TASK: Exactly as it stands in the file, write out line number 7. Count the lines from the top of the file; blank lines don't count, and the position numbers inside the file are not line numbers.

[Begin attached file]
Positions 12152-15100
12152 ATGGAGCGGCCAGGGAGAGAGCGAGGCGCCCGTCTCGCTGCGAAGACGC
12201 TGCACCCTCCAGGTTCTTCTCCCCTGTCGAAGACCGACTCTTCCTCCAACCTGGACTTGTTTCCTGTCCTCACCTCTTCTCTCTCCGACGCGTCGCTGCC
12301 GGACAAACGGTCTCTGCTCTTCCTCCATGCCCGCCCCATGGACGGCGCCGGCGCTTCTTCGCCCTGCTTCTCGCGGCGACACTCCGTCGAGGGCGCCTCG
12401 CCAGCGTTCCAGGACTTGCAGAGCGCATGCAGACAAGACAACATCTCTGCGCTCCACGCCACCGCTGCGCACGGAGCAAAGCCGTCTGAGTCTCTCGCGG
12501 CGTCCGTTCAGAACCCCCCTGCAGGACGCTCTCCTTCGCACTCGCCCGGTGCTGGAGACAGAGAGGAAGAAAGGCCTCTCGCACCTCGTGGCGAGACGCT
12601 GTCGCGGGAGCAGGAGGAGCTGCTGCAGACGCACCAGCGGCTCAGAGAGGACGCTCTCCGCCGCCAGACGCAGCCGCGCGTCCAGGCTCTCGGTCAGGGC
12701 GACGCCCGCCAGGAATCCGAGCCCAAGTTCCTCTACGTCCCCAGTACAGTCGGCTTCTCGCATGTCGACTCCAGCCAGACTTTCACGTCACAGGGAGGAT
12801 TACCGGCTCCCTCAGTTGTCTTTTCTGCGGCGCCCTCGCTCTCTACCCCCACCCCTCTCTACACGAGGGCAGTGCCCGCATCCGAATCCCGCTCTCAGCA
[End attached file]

12601 GTCGCGGGAGCAGGAGGAGCTGCTGCAGACGCACCAGCGGCTCAGAGAGGACGCTCTCCGCCGCCAGACGCAGCCGCGCGTCCAGGCTCTCGGTCAGGGC